I'm looking for an intuitive explanation of Bayesian Logistic Regression (I'm using it for texts if that's relevant). It seems that this article presents it, but it's, uh, way too mathy.
In short, there's no complicated definition of "Bayesian logistic regression" that cannot be inferred from its parent terms. It's Bayesian in that its inferences are based on the posterior, and begin with a specified prior for model parameters; it's logistic regression in that we're fitting the $\beta$ coefficients of a logistic regression.
This choice of prior is often discussed as a means of expressing existing uncertain knowledge regarding the problem; in the case of the linked paper, the Laplace prior is chosen because it yields a posterior with certain desired properties. Namely, it can be tuned for desired levels of sparsity.
In inferential applications, one would base inferences on a numerical approximation of the model parameters' full posterior. Since this is a machine learning setting and predictions are of primary interest, other concerns enter, e.g. memory and efficiency, and point estimates will do.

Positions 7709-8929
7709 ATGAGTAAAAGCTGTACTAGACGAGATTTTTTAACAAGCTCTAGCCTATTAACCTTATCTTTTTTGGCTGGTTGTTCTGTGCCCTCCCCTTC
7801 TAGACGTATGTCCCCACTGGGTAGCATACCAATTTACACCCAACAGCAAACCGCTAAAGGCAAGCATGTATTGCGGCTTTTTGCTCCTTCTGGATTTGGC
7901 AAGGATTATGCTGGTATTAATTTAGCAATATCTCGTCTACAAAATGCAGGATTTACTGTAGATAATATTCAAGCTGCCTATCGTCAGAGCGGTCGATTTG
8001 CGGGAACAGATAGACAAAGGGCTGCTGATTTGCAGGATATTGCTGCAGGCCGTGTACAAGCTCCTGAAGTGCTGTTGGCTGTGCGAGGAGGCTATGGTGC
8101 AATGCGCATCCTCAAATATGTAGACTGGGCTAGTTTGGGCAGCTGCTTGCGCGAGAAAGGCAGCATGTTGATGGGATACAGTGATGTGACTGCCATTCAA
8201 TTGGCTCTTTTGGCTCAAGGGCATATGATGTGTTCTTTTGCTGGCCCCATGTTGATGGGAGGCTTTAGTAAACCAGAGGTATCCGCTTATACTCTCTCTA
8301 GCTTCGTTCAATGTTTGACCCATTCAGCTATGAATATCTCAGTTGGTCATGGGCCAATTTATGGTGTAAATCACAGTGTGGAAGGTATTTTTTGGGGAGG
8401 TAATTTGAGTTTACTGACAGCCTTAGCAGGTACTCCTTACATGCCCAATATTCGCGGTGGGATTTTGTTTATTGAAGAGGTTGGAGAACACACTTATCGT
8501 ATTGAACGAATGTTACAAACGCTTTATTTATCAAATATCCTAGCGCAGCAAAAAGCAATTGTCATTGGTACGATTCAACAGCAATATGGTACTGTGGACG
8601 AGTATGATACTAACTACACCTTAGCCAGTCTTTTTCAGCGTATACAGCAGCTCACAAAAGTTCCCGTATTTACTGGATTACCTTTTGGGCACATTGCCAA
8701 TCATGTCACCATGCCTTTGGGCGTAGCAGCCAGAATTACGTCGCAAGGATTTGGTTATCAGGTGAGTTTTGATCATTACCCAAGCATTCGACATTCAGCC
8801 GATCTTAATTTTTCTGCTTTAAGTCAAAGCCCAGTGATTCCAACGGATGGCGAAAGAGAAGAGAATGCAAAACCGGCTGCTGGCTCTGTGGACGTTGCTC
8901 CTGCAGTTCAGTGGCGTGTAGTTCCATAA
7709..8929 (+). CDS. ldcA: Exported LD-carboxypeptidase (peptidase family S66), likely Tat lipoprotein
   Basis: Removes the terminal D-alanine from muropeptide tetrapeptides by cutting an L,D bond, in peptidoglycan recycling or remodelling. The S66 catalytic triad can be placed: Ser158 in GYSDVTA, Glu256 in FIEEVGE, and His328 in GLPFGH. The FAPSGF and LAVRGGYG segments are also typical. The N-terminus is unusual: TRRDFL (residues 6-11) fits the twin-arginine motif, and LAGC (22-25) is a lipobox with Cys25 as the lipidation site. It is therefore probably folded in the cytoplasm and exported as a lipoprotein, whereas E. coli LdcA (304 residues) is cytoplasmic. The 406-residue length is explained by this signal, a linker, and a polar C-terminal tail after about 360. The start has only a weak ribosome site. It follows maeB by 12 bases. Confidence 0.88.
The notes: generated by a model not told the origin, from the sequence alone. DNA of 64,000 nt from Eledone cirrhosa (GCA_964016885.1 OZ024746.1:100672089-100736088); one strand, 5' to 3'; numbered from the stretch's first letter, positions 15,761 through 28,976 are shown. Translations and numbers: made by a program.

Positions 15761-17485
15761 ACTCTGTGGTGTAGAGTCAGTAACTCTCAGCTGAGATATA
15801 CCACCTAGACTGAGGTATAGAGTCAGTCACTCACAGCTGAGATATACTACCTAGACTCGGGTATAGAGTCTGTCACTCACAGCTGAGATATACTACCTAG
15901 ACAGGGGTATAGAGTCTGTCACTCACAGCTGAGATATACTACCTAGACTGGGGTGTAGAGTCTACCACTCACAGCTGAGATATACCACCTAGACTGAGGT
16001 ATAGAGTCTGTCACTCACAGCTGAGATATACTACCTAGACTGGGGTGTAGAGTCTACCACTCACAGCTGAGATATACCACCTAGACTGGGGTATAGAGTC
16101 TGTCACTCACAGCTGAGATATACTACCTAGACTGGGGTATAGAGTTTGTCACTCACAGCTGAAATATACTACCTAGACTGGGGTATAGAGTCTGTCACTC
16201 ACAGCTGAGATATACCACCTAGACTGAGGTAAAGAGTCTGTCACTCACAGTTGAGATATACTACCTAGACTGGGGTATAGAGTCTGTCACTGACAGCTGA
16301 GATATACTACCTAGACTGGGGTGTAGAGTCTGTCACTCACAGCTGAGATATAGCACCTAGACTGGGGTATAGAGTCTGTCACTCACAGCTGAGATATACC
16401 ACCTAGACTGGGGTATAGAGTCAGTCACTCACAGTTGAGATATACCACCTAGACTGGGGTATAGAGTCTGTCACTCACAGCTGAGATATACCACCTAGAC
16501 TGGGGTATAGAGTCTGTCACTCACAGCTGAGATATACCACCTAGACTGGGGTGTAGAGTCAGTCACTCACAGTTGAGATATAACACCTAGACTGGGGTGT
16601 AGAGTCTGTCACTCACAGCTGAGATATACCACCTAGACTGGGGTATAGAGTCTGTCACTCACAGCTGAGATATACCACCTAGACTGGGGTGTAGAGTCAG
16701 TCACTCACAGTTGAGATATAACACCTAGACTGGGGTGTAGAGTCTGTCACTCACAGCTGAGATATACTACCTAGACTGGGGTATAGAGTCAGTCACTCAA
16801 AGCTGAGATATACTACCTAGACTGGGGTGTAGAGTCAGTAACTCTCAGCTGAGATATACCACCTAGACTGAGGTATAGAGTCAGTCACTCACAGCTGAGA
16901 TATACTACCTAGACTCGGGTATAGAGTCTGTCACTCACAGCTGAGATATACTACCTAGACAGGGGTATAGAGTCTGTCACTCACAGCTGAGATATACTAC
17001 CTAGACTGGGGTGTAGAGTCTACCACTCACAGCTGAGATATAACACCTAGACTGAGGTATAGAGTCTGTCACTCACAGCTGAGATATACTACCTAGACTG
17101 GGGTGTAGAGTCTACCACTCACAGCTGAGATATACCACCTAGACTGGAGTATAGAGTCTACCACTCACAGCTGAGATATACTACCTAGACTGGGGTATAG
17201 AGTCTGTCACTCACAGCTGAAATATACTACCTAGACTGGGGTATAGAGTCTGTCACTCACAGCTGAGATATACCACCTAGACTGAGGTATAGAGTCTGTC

As in many Bayesian models, no analytic expression exists for this posterior. CLG the basis of the authors' approach to fitting the parameters numerically.
I'll try to answer my question:
The probability that y=+1 is: $p(y=+1 |X,\beta) = \sigma(\beta^TX)$.
To estimate the $\beta$ values, you'd normally use something like logistic regression. In this case, they assumed a Gaussian distribution on the parameters $\beta$ (assuming a mean of 0 and variance >0 (to avoid overfitting)), and thus they have the prior probability on $\beta$ (i.e., $p(\beta)$ ).
They then compute the posterior density $L(\beta) = p(\beta) p(X|\beta,y).$ Plug in $p(\beta)$ that we previously got from the Gaussian distribution (before). The MAP estimate is then the $\beta$ that maximizes $l(\beta)$. Something like that.
They also used something with Laplace priors to avoid overfitting, and a cyclic coordinate descent as an optimization.
Hope it's correct.